We also appreciate very much the tremendous practical and moral support we have received from the Netherlands Embassy and in particular the Ambassador, Mr Paul Bekkers. With his help we were able to surmount some “interesting” technical problems.

Finally we would like to express our gratitude to the Government of Malaysia, specifically the Royal Malaysian Police. Their number one priority from the start has been the safe return of Nayati and they have been most careful not to do anything that might have jeopardised his safety. We have enjoyed and will continue to enjoy our stay in this wonderful country.

As we are sure you will understand, Nayati’s kidnapping is the subject of an ongoing investigation so we are unfortunately not at liberty to reveal any of the details of the case at this stage.

There will be a press conference on Friday. Details to follow.
Thank you. – Moodliar Family

Break-Bone Fever? The Dreaded Dengue!

The peace of the gorgeous tropical day has been shattered. Sitting quietly by the pool, I suddenly feel the presence of a predator. I try to nonchalantly peer into the bushes to see what is making my hair stand on end. There he is, in his gray-striped pants, but he is unaware that he has been exposed. I shudder as he inches closer to me holding his weapon out in front of him as he looks for the best place to strike. It is now or never; kill or be killed. He doesn’t sense my awareness as he boldly makes his move. I am quicker! I am ready! I swiftly make my blow and blood splatters across my arm! His body lays crushed on the pool deck as I lie back down to try and enjoy my reading again. Another mosquito bites the dust! Since that fateful day in September, I am now always aware of the dreaded Dengue carrying mosquitoes.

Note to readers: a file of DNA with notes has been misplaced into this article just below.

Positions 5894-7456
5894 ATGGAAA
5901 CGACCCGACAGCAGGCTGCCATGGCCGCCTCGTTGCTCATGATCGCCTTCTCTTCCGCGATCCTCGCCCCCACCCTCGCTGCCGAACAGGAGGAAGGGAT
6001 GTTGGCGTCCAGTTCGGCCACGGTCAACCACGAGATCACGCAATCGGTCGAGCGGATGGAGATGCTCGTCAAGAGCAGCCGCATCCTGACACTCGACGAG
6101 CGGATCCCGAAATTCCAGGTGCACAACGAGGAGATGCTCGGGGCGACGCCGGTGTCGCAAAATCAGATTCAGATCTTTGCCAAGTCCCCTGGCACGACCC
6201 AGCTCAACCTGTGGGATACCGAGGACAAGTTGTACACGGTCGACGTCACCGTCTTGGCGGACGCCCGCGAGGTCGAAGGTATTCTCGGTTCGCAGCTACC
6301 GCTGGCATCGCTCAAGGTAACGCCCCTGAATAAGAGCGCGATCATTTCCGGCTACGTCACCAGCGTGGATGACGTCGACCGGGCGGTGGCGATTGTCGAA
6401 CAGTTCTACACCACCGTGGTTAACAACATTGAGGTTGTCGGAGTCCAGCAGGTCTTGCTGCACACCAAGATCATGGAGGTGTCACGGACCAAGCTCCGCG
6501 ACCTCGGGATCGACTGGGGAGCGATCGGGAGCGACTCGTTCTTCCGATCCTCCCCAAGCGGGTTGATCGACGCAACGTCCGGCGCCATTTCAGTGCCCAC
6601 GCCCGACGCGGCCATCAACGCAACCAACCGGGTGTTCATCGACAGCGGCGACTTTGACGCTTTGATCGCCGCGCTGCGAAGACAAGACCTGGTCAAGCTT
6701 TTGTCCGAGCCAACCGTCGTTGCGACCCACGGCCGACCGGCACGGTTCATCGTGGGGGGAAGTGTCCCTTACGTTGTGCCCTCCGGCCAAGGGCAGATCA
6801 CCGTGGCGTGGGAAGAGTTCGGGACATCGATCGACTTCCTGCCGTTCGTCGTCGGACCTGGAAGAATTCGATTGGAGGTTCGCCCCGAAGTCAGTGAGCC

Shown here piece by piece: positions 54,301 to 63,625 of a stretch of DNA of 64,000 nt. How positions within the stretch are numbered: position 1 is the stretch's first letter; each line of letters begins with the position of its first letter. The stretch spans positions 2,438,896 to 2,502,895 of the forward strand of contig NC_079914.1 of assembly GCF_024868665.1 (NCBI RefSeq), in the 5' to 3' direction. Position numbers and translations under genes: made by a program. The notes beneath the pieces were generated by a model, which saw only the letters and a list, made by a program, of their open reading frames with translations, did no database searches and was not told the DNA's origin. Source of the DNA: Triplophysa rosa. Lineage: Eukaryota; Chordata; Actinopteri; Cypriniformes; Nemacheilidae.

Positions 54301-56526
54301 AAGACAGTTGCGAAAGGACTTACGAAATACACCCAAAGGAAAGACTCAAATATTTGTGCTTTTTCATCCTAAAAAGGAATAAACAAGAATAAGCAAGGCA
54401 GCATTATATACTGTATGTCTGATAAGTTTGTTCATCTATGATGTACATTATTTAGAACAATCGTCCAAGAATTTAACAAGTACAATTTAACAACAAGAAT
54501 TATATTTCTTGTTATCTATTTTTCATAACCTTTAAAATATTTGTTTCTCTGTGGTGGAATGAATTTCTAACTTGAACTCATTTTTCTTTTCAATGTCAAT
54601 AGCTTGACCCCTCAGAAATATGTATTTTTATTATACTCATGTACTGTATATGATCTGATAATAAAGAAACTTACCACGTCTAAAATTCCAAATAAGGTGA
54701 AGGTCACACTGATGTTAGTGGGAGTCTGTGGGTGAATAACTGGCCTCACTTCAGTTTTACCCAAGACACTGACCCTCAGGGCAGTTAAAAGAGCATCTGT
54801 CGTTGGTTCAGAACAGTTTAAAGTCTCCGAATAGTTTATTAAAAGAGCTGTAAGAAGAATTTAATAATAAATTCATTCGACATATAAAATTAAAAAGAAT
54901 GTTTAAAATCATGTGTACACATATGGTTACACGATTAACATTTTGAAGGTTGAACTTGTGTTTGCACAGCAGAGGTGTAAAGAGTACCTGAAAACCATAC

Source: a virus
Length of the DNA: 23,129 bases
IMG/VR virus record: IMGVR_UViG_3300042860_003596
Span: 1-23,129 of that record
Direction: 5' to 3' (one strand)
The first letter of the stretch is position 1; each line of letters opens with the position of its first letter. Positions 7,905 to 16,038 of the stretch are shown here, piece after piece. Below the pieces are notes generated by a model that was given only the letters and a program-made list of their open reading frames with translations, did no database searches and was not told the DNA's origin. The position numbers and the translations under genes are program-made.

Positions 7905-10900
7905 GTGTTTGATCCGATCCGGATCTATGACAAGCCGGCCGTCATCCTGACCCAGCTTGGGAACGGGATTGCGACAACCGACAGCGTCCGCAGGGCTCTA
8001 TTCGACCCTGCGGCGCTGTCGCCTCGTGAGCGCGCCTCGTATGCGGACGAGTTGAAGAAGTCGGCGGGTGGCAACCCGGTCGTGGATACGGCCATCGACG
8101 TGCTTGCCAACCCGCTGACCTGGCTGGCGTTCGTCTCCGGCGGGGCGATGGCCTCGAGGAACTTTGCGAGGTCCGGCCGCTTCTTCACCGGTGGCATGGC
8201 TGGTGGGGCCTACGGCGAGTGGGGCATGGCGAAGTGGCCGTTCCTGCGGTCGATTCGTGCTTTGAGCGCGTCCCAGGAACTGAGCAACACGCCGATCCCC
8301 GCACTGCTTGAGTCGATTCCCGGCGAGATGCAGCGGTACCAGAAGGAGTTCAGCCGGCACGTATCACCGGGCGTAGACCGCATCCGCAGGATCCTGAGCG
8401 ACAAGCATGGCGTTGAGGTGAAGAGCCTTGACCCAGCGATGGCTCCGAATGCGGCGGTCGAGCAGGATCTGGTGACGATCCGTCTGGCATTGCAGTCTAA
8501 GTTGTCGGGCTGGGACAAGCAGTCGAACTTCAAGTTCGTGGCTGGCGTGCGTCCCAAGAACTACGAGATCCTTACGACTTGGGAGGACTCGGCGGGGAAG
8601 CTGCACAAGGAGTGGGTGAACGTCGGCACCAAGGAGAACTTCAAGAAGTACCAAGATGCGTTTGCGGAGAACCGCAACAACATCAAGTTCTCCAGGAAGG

Dengue Fever is a viral disease, spread by the Aedes mosquito, which infects 50-100 million people and kills about 25,000 yearly. It is a virus similar to Yellow Fever and West Nile Virus and has symptoms like Malaria. The mosquitoes which carry Dengue are active in the daytime and can be identified by their ugly little gray stripes which I can now spot from miles away! Symptoms include high fever, flu-like symptoms, vomiting, severe joint and muscle pain, and a ruthless headache between the eyes. It is a tropical illness that is more prevalent in cities where mosquitoes can breed in stagnant water.

As soon as we moved to Malaysia we heard the horror stories of Dengue Fever. Most people described it as a fever and illness so intense that your bones feel like they are on fire and are cracking into pieces. That description was enough to strike terror in my family, but apparently not enough to take full precautions. After avoiding the mosquito carrying virus for seven years, one bite was all it took.

I awoke one Friday morning in early September to go for my morning swim before school. I felt a splitting headache coming on so I took two Motrin and headed for the door. As I put on my flip flops I realized this was not an ordinary headache so I slipped back into bed after popping two Tylenol for good measure. Although I had a relentless headache and felt terrible, I made it through work by taking a ridiculous amount of pain medicine throughout the day. At 3:00 as the bell rang, I achingly plodded home and crawled into my bed as my head felt ready to be cracked apart and the mere act of opening my eyes was painful. By 6:00, I could barely lift my head or move and my clothes and sheets were soaked in gross yellow sweat. I had a 104 °F fever and my joints hurt so badly that the shaking from the fever sent excruciating pain shooting through my body. I knew I had the dreaded Dengue Fever.